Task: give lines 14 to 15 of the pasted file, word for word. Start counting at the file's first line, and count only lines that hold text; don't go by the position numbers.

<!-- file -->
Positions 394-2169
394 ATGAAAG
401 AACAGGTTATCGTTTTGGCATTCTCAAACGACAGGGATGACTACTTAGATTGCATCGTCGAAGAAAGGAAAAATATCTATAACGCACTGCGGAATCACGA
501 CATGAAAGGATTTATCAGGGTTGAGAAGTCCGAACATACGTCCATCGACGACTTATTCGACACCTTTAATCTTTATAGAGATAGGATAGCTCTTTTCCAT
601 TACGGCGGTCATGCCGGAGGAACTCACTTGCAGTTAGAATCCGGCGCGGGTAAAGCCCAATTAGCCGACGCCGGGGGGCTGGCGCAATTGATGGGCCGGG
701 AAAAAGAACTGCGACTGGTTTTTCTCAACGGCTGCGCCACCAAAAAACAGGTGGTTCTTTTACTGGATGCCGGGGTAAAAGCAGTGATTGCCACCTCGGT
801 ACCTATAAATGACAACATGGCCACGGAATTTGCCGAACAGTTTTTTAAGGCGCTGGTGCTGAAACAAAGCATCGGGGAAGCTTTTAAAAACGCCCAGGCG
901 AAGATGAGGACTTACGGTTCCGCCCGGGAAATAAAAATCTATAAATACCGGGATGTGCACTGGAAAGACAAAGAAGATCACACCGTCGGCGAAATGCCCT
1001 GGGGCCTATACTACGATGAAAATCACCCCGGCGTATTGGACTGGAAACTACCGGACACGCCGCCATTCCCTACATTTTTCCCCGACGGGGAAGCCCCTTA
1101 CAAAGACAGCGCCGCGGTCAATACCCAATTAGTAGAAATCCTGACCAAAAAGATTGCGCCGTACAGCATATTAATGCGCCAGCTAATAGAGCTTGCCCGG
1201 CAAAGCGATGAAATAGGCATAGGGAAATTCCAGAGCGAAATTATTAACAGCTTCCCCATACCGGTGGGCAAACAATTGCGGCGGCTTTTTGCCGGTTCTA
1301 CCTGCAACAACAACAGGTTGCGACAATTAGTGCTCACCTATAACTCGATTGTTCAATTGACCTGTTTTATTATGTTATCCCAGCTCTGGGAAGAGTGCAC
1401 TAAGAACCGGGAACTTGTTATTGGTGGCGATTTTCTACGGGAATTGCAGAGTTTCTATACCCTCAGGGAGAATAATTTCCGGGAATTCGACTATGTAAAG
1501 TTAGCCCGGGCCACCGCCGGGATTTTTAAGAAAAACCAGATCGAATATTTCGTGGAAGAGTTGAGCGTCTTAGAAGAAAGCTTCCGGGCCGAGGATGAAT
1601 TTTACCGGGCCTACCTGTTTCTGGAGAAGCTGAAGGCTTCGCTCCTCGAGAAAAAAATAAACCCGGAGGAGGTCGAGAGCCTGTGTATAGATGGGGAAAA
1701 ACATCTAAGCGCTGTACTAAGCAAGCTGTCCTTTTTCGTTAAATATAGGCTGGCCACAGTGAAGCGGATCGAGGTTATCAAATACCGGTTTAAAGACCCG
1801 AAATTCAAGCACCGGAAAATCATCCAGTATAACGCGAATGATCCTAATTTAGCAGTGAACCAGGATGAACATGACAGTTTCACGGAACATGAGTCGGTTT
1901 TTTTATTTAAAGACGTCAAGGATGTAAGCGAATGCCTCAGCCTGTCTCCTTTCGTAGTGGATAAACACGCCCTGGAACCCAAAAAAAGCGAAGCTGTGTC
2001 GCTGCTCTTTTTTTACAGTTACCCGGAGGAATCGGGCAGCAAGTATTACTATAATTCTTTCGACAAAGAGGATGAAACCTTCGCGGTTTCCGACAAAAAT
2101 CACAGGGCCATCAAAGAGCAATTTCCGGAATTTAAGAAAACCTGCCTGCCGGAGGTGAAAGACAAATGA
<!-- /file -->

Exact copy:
1501 TTAGCCCGGGCCACCGCCGGGATTTTTAAGAAAAACCAGATCGAATATTTCGTGGAAGAGTTGAGCGTCTTAGAAGAAAGCTTCCGGGCCGAGGATGAAT
1601 TTTACCGGGCCTACCTGTTTCTGGAGAAGCTGAAGGCTTCGCTCCTCGAGAAAAAAATAAACCCGGAGGAGGTCGAGAGCCTGTGTATAGATGGGGAAAA